Supreme Court Rules That U.S. Citizenship Acquisition Law Can't Treat Children of Unwed Fathers and Mothers Differently

** LEGAL UPDATE **

In June of 2017, the U.S. Supreme Court declared in a case called Sessions v. Morales-Santana that a gender-based distinction in § 309(c) of the Immigration and Nationality Act (I.N.A.) violates the U.S. Constitution.

The section in question created a situation where unwed U.S. citizen mothers needed to have spent less time physically present in the U.S. than unwed fathers in order for the child to "acquire" citizenship through that parent. The result is that some children's right to citizenship through the "acquisition" process depended entirely on the gender of the U.S. citizen parent.

By way of background, acquisition of citizenship is a legal concept through which a child born outside the United States becomes a U.S. citizen by virtue of having a U.S. citizen parent or parents. The exact legal requirements for transmitting citizenship in this way depend upon the year in which the child was born, and the laws that were in effect then. Many of the laws require that the U.S. citizen parent have actually lived in the U.S. for a period of time, as a way of indicating true ties to this country.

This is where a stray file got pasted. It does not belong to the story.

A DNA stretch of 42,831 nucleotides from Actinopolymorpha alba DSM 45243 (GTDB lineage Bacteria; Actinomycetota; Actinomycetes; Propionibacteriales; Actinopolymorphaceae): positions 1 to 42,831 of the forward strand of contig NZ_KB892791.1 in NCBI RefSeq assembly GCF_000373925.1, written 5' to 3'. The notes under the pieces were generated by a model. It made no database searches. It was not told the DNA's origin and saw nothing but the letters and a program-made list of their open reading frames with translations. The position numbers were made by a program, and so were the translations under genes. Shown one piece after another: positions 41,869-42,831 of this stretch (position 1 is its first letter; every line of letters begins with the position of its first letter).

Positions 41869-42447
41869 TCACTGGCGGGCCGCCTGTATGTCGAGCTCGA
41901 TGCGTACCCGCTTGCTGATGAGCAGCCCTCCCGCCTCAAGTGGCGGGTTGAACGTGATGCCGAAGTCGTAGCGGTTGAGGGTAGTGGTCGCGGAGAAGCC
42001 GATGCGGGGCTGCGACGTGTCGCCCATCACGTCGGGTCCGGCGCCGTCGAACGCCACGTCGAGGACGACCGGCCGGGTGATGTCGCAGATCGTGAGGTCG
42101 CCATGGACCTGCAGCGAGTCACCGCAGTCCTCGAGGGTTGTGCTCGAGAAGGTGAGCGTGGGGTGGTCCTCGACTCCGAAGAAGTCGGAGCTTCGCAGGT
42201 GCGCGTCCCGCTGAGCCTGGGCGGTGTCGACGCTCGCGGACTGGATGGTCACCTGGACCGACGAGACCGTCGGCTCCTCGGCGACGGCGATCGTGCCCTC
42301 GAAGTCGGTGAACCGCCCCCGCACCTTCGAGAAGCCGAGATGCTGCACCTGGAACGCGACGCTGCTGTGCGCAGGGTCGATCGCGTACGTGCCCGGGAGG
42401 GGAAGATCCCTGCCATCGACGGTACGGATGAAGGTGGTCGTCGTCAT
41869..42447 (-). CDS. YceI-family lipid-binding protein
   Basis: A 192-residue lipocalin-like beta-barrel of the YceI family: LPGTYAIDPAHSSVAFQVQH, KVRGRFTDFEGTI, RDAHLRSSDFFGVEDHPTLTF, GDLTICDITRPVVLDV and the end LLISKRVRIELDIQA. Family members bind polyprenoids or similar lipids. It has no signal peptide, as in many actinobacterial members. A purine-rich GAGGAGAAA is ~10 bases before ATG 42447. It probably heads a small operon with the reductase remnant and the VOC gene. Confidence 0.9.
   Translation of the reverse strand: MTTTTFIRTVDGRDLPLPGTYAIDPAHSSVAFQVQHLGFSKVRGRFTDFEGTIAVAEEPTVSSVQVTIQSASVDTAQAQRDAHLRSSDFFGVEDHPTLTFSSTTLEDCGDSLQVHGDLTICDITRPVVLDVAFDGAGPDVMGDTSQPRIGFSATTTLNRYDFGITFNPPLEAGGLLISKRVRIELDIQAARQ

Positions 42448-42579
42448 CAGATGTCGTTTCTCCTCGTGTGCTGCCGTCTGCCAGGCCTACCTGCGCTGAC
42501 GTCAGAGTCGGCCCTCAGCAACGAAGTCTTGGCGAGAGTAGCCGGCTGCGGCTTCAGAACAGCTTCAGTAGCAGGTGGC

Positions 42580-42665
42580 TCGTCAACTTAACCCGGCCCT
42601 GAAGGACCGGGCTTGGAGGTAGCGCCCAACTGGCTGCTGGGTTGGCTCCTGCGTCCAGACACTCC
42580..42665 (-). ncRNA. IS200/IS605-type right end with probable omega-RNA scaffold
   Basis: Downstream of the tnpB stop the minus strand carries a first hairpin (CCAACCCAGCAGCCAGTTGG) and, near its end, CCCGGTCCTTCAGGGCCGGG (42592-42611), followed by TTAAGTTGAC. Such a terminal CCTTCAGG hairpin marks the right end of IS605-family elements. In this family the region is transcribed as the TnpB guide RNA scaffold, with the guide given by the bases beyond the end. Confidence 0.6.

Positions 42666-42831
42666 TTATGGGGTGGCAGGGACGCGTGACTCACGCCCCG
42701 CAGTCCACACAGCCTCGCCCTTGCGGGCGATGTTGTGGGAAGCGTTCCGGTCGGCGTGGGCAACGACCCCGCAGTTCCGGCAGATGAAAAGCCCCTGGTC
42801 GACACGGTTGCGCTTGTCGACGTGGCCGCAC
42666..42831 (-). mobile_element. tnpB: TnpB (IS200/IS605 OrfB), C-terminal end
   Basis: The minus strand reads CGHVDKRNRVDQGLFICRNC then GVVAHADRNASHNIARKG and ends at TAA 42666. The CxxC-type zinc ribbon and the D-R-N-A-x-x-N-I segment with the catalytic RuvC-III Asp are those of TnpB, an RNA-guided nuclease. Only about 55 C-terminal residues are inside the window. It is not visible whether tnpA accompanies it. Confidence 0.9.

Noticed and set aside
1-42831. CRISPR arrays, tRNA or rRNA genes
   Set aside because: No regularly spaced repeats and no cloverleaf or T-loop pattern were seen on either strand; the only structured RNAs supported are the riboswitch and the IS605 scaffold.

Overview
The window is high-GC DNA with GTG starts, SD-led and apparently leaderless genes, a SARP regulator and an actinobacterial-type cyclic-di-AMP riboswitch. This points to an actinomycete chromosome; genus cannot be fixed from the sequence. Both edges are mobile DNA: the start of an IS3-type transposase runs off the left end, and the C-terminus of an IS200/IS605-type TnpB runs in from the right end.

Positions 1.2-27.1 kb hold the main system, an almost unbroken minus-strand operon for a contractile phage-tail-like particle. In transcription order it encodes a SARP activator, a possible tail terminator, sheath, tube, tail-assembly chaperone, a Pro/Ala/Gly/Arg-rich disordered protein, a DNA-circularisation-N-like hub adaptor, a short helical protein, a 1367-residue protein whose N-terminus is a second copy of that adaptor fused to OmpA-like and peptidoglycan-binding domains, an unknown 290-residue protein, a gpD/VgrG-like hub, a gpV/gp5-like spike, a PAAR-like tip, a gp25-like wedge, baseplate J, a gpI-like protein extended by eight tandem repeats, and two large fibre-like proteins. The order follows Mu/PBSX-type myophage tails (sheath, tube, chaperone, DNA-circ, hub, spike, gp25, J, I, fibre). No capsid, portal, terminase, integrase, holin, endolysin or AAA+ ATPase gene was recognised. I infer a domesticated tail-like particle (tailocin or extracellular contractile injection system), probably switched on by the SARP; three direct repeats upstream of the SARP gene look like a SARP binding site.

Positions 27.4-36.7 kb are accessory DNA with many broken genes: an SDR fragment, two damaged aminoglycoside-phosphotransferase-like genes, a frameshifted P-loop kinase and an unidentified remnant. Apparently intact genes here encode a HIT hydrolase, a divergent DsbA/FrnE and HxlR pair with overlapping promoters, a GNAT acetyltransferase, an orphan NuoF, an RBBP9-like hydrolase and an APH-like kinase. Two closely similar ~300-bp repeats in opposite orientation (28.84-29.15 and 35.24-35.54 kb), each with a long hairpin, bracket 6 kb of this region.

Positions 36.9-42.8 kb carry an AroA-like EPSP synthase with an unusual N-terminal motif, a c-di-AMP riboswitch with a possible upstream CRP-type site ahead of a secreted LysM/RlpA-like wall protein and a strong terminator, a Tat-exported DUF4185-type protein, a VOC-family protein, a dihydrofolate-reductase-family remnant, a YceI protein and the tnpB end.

In the Morales-Santanacase, the Supreme Court case addressed the laws in effect in 1962, the year Mr. Morales-Santana was born in the Dominican Republic. In order to acquire citizenship through an unmarried father then, the person needed to show that the father had lived in the U.S. for at least ten years, with five of those years occurring after the child turned 14, and the father must have either been listed on the child's birth certificate or taken other steps to acknowledge paternity, such as “legitimating” the child prior to its 21st birthday and before the child married.

Meanwhile, to acquire U.S. citizenship through an unmarried mother in and around 1962, the law required that the mother had U.S. nationality when the child was born, and have previously been physically present in the U.S. or one of its outlying possessions for a continuous period of only one year.

Justice Ruth Bader Ginsburg, who wrote the opinion, court, called this law's variation in treatment of mothers versus fathers “stunningly anachronistic,” and found that it fails to achieve its supposed purposes of ensuring that children born overseas have a strong connection to the United States in order to be allowed U.S. citizenship.

Unfortunately for Mr. Morales-Santana (who is facing deportation for a criminal conviction), however, the Supreme Court did not feel it had the power to extend the shorter period of required physical presence to children of unwed citizen fathers. Such a move, it said, was up to the U.S. Congress. Until Congress acts to create a uniform prescription for acquisition of citizenship that's not based on gender, the Court said that the longer residency requirement should apply to everyone seeking to acquire U.S. citizenship under this section of the law.

Effective date: June 12, 2017